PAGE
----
Secret gift of village healers

To outsiders, the French can seem obsessed with illness, if not borderline hypochondriac. 

27 February 2019
By Ross Beef

They accumulate an extensive knowledge of diseases and at the first sight of a rash, sprain or runny nose, they rush off to see their GP.

Held in great esteem for their superior intellect, doctors will generally tell their patients what they already know. That they’re ill. Then they will prescribe a large number of tablets, creams or suppositories to alleviate la maladie.

You can’t take much paid time off work for illness in France without a medical certificate.

Pulling a quick sickie is therefore not on the cards. You’ll have to traipse to the toubib, as doctors are familiarly known, and you will be handed a long list of drugs to get from la pharmacie, where you wait an eternity and leave with a carrier bag full of pills.

In some rural areas, doctors are scarce – a growing problem in France, particularly with an ageing population.

But here there is one kind of practitioner you won’t find on any register, or in the Pages Jaunes. The rebouteux – the village healer – offers alternative treatments that are more mystical than medical.

The (usually elderly) rebouteux receive steady streams of patients to their clandestine surgeries all over France.

What happens during a séance – consultation – is shrouded in mystery. There may be a laying-on of hands or manipulation of articulations accompanied by silent or murmured recital of texts, to extract the problem from the patient.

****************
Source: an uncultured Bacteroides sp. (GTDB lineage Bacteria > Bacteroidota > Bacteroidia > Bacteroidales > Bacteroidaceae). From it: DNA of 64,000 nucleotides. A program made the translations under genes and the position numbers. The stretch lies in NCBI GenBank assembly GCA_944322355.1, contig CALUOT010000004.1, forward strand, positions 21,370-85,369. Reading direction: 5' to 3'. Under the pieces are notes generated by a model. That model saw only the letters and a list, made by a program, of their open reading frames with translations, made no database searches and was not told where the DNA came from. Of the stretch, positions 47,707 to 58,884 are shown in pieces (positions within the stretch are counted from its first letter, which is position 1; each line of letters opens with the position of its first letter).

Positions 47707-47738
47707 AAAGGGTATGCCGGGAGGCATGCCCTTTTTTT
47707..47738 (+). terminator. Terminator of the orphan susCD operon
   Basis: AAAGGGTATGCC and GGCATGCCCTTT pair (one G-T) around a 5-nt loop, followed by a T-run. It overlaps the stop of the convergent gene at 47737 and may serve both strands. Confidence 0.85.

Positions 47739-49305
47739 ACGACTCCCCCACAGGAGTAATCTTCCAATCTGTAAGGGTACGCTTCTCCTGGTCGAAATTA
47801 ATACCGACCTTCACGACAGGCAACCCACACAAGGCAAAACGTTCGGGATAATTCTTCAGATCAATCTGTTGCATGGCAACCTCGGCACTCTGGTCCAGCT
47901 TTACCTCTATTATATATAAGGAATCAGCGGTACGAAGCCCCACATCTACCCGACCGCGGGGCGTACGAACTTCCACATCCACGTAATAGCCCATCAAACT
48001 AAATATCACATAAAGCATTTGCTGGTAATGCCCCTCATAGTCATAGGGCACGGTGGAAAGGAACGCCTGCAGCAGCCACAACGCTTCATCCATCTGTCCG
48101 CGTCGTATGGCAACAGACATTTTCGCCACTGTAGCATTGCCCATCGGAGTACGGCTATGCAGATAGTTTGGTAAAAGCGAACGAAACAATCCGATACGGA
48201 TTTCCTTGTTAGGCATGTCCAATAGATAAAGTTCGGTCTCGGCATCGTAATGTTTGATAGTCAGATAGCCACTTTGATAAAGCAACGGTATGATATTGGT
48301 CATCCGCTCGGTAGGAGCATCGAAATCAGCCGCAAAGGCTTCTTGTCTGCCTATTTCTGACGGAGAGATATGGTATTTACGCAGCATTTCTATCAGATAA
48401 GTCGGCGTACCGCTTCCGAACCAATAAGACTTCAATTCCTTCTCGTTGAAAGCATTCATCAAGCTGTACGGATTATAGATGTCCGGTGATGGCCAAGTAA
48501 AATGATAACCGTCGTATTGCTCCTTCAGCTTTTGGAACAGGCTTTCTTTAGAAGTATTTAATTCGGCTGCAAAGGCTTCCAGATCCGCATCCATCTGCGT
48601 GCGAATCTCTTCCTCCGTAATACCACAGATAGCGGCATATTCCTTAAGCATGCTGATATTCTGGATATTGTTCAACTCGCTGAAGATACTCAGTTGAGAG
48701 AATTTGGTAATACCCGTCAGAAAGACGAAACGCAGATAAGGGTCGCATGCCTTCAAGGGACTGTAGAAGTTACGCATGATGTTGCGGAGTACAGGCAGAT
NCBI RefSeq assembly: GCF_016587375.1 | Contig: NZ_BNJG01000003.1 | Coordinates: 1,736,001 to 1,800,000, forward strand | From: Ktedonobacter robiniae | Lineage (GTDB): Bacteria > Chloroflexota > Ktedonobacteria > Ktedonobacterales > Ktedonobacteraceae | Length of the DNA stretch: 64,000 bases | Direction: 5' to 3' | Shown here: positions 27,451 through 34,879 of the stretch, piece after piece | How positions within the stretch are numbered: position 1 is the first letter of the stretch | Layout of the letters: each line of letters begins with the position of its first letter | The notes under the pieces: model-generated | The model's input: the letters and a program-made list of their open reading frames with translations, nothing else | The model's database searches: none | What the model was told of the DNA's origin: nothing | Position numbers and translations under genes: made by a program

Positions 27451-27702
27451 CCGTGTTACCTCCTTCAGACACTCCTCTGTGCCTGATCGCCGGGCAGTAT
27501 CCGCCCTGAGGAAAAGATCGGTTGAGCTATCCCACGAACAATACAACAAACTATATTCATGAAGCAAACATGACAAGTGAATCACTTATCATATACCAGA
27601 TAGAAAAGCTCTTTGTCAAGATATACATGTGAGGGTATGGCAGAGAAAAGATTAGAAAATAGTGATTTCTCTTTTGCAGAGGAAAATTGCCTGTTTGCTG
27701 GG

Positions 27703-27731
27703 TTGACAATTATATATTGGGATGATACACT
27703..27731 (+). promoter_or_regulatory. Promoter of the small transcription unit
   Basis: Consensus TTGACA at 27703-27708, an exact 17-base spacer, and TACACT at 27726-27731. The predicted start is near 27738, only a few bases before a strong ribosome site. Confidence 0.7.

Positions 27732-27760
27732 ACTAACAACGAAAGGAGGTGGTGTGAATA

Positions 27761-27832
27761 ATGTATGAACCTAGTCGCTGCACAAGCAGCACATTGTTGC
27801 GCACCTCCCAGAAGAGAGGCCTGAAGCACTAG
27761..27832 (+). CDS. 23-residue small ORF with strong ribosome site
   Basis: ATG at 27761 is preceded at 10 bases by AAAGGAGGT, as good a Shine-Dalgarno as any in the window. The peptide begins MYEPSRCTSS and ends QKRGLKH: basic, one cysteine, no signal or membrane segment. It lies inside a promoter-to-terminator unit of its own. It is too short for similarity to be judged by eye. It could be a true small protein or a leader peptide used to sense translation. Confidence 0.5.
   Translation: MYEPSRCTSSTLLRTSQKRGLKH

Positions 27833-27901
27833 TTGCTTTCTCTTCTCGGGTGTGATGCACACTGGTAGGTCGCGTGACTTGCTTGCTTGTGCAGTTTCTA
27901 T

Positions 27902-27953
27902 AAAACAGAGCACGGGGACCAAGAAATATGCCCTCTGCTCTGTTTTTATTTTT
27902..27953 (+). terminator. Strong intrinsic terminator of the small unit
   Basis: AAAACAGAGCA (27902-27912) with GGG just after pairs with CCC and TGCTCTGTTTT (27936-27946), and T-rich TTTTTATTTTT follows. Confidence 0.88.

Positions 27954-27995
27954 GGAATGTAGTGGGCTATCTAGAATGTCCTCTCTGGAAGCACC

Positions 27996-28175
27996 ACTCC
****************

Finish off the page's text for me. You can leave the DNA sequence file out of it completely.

The “gift” seems to be secret prayers, often evoking or soliciting saints or spirits, transmitted through the generations.

Traditionally, healers are indivisible with a deep religious belief, although this appears to be more through appropriation rather than canonical scripture.

In any case, there must be something in it because there are no shortage of patients through la bouche à oreille – word of mouth. The rebouteux see it as their duty and responsibility to help people with the “gift” by not charging for their services, although it is normal to leave a donation.

It would be easy to dismiss all this as mumbo jumbo. Medical experts inevitably cite the placebo effect to explain any positive outcome, but the taking of medicine has long been known to possess a significant placebo value itself.

There have been instances of doctors referring patients to healers, even in hospitals. If we have to have faith in something, pourquoi pas le rebouteux ? It’s just a kind of magic.

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